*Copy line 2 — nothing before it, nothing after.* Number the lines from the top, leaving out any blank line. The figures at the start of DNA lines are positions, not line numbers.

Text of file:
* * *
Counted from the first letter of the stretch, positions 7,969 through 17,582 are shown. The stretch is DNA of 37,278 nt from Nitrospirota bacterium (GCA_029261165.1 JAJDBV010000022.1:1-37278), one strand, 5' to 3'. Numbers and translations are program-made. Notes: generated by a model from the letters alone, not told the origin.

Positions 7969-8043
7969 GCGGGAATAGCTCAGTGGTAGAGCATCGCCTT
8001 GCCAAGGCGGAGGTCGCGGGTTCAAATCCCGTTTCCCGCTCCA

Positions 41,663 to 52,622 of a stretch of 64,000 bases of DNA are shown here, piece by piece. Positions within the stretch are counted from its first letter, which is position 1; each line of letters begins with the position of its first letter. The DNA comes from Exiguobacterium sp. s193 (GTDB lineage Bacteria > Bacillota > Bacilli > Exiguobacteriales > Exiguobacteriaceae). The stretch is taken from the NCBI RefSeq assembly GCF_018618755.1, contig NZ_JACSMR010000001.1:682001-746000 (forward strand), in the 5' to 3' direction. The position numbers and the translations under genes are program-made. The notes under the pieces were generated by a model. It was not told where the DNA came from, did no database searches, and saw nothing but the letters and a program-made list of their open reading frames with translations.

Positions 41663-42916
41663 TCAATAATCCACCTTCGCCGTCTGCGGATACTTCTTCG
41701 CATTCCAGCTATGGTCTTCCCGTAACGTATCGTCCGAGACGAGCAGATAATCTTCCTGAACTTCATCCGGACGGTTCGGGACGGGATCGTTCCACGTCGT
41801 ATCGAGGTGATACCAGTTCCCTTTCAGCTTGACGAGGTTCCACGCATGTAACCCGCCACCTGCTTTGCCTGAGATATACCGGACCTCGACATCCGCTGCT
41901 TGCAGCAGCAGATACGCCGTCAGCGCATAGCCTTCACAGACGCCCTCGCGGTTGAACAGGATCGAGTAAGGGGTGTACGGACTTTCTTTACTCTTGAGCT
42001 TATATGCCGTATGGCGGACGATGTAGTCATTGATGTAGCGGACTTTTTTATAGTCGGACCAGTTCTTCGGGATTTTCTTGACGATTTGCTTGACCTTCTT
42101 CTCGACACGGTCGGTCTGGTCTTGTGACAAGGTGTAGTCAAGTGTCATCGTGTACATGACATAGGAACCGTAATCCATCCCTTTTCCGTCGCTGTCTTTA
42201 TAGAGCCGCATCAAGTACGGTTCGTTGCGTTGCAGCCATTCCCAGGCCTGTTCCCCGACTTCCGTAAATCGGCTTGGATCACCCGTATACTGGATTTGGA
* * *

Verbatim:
Positions 7969-8043